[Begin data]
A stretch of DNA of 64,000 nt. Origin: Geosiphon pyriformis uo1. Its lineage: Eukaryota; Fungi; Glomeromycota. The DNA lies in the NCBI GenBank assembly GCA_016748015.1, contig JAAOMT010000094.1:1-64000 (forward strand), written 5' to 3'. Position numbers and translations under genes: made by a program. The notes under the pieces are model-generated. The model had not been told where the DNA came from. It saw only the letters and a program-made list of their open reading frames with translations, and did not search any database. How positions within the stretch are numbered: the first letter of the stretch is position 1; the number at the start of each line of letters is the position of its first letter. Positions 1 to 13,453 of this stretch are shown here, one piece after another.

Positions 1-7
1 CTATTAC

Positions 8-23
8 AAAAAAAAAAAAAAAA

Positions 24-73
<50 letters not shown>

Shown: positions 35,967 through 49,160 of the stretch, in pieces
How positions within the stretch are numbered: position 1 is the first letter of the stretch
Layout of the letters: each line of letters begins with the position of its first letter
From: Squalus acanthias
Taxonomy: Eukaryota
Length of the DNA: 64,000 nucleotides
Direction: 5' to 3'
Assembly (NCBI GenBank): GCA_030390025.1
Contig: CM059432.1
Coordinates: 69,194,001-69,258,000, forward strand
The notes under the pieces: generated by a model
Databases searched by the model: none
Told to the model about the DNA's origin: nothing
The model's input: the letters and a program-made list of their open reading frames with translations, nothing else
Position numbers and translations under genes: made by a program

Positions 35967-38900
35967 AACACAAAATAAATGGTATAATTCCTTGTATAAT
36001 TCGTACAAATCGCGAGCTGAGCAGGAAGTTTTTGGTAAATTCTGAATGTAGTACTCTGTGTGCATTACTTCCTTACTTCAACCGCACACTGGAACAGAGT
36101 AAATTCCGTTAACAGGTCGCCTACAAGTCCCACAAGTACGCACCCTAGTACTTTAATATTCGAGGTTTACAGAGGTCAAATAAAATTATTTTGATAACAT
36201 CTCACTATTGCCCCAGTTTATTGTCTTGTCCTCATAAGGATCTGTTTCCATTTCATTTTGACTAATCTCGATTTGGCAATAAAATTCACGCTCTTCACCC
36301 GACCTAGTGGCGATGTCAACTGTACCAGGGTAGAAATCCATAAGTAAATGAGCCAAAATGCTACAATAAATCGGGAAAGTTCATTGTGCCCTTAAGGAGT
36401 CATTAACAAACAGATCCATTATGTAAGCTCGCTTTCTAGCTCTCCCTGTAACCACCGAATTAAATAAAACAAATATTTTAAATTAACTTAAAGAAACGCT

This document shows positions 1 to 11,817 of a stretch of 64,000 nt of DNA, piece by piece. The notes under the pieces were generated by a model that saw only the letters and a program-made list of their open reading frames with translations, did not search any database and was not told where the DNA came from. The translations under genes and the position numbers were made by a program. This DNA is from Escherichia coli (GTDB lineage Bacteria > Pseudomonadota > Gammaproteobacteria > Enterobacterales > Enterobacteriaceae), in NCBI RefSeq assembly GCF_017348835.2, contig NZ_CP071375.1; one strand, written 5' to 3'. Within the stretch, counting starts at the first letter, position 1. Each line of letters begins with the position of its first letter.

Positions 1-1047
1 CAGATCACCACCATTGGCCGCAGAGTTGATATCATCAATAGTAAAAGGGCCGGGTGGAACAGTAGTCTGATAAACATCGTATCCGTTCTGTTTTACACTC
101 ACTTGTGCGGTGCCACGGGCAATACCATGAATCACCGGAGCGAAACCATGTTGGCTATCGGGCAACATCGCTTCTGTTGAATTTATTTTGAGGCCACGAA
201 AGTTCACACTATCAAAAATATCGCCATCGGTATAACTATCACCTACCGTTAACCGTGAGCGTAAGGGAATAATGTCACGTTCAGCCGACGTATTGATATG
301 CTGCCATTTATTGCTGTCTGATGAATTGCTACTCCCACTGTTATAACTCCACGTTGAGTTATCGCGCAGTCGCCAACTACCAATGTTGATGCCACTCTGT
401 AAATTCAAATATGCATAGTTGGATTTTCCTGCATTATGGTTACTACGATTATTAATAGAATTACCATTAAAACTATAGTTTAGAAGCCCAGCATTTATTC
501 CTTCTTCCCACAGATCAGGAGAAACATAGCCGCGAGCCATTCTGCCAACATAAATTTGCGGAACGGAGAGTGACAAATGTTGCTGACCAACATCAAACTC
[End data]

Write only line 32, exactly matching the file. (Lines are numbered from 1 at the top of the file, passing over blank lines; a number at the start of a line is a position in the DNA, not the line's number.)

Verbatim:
1 CAGATCACCACCATTGGCCGCAGAGTTGATATCATCAATAGTAAAAGGGCCGGGTGGAACAGTAGTCTGATAAACATCGTATCCGTTCTGTTTTACACTC